Amazon Streaming Presents: THE MAN IN THE HIGH CASTLE
I'd been hearing quite a bit about this P.K. Dick adaptation, produced by Ridley Scott - not all of it good, so I decided to check it out for myself last night. Now - I've read a small handful of Dick's stories, and I have great admiration for the man. His concepts are often complex and difficult to follow, but the man was undoubtedly a deep thinker and obsessed with humanity as a species from a sociological, ideological, and even metaphysical perspective as well as the individual concepts of identity, destiny, and fate. That's quite an undertaking, and his results vary wildly, and are endlessly debated among fans of his work. His book THE MAN IN THE HIGH CASTLE is not one that I have read, so I went into the episode with zero preconceptions other than those which I derived from the various internet musings that I'd perused. TMitHC is part of Amazon.com's Instant streaming "Pilot Season", where they present a grab-bag of commissioned "pilots" to be evaluated as candidates for a full series. This is the first time that I've viewed one of their pilots, although I believe that their Pilot Season is now in its third year. Amazon's streaming service has always been considered by most to be a pale imitator of Netflix with a greatly reduced offering of titles. While that was certainly true in the past, and the service is most certainly still treading in the footsteps of Netflix, Amazon has come some distance in distinguishing themselves as an alternative to other streaming services; and while they have yet to develop their own series that has been as successful as Netflix's HOUSE OF CARDS (soon releasing its third season on the service), allowing subscribers to "vote" on their favorite(s) of thirteen pilots seems like a effective path to developing that key successful series that has thusfar eluded them. The concept in a nutshell is this: *What if* the axis powers had actually won World War II and had conquered the United States? I say "axis powers", but apparently Italy didn't draw enough water to warrant a piece of the good ol' US of A. Most of the nation is controlled by the Nazis, while the western seaboard is ruled by the Japanese. The two territories are separated by a thin vertical strip known as the "Neutral Zone" which is inhabited by blacks and other minorities cast aside by the ruling powers, as well as others who are fleeing rule under the iron fist of the axis. The series is set in the 1960s - approximately twenty or so years after the U.S. surrendered to the Nazis upon dropping the first H-bomb on Washington D.C. Most people have "gotten on" with their lives, even though people being gunned down in the streets and beaten to death during interrogations is a daily occurrence. Not all Americans have given up, and we are introduced to "The Resistance" early on in the pilot, and this presents the jumping-off point for the plot. The twist which drives the plot concerns a mysterious newsreel filmstrip from post-WWII which depicts the *defeat* of the axis powers. It is the same footage familiar to most of us that includes the famous image of the sailor kissing his girl in Times Square. But how can such footage exist? How indeed. One character, upon seeing the footage, remarks that it is "faked" and is part of a cache of propaganda created by the mysterious "Man in the High Castle"; but - as another character replies - if it is faked, why are the Nazis and Japanese so eager to destroy the footage to the point of killing anyone suspected of possessing it? As you might guess, we get no answers to these questions in this first episode, but our main protagonist sets out to the Neutral Zone in search of such answers.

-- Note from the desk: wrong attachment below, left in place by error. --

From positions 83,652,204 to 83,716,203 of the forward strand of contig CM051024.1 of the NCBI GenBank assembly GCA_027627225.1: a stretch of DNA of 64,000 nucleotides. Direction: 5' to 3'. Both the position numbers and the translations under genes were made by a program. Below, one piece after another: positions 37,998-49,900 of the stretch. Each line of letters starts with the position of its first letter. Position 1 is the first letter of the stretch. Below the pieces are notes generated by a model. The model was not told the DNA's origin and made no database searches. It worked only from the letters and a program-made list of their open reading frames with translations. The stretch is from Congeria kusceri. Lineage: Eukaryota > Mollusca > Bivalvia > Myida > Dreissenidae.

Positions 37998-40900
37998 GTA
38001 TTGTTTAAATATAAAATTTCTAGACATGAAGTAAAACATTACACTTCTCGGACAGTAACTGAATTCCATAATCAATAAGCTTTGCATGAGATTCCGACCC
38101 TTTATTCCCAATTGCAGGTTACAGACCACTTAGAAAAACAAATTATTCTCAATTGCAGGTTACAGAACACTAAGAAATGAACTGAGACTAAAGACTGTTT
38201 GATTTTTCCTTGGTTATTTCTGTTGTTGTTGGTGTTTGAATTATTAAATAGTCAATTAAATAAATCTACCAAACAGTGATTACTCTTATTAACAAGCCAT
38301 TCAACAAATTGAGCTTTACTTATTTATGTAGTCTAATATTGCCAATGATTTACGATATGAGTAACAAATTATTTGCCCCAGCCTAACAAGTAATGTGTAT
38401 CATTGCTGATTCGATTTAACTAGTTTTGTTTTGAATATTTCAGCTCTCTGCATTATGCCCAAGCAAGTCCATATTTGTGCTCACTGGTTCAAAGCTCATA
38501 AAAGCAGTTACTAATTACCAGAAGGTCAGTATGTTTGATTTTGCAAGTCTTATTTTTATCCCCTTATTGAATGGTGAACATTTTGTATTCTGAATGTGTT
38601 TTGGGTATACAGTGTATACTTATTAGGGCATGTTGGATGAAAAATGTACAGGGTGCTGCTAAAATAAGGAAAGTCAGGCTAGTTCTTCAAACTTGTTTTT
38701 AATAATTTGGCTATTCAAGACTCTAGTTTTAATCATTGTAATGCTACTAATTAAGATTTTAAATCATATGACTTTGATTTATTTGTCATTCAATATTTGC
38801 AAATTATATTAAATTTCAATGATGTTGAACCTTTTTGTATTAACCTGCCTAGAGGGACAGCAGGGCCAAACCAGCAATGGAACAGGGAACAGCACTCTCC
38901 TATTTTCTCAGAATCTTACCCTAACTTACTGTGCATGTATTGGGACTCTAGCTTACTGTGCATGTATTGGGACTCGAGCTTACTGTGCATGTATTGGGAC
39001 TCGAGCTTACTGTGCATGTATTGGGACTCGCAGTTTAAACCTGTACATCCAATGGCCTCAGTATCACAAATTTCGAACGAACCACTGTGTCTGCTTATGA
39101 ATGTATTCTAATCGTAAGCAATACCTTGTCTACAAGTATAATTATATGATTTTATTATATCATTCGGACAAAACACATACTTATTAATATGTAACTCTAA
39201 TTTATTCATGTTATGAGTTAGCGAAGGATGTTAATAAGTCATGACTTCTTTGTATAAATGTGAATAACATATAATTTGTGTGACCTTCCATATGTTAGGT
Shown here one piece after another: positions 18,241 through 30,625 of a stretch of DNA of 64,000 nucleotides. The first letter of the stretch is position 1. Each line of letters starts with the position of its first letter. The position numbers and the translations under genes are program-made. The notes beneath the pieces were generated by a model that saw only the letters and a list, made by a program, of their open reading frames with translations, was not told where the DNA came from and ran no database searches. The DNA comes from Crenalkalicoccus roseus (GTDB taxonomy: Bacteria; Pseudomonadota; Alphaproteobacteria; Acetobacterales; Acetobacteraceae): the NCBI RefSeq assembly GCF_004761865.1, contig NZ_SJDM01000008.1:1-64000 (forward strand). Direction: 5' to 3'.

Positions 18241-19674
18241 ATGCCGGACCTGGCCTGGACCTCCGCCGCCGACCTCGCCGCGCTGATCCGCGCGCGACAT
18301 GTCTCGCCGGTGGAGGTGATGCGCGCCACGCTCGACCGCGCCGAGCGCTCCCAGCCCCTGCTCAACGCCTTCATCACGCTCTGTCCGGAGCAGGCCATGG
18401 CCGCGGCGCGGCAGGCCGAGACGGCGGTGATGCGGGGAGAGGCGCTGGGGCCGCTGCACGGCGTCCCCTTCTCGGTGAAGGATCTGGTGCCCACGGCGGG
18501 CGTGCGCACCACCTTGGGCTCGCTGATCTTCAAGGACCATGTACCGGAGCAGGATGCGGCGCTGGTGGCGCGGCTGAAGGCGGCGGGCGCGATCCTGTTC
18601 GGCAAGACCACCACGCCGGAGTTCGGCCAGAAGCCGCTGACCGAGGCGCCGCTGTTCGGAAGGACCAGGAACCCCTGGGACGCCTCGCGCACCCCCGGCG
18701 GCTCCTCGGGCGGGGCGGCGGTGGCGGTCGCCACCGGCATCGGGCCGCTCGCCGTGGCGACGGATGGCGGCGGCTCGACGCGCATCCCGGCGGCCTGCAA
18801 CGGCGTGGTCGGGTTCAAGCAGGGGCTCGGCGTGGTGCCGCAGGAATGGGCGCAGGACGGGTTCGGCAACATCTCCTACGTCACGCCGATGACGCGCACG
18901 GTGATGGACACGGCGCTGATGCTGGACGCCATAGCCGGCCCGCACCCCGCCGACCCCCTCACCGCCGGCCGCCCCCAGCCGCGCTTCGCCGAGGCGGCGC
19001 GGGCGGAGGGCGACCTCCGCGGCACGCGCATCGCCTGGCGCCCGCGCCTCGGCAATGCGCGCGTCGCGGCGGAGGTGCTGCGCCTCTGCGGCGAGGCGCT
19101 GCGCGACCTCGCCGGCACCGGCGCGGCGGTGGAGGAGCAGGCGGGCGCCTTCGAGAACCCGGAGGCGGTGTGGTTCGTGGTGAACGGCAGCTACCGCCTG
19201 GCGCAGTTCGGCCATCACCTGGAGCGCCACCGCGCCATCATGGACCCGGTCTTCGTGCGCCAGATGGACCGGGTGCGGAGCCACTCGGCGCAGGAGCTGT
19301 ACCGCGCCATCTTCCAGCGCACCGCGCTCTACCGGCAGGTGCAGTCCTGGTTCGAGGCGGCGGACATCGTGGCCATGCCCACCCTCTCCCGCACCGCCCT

Buy or Rent A Voyage To Twin Peaks at Amazon. It is the documentary Scott directed about the 25th Twin Peaks Festival. See the actors, the set locations and interviews with the fans. I've read some criticism of the pilot of being too heavy-handed, and that in the novel on which it is based, characters ranging from Americans to axis collaborators to the Nazi and Japanese occupiers are painted in shades of gray. Since I've not read the book, I can't really draw any direct comparisons, but I can confirm that characters so far are painted with rather broad strokes (Nazis are bad... mmmmkay?), although we are presented with two Japanese and German characters who are working secretly toward some purpose that would undermine each of their respective governments and for which they could be found guilty of treason. There is also at least one other character appearing in the pilot who appears to be sympathetic, but none of them get enough screen time or development for us to be sure. In fact, being uncertain of anyone's motives is a major part of the tension in the show. Who is truly part of the resistance, and who is really a collaborator? I suppose that the producers can be at least partially forgiven for their lack of subtlety, considering that that have one hour on which to sell not only Amazon on the series, but Amazon's subscribers as well. Overall, I really did enjoy this one-off one-hour episode, and I am extremely interested to see where the story goes. I am hoping that the pilot gets picked up for production, and I would expect that we will see a bit more complexity in the character development if/when that happens. For fans of P.K. Dick and heady speculative fiction, I urge you to set aside an hour to watch this pilot, and to share your opinion with Amazon at their site after viewing it.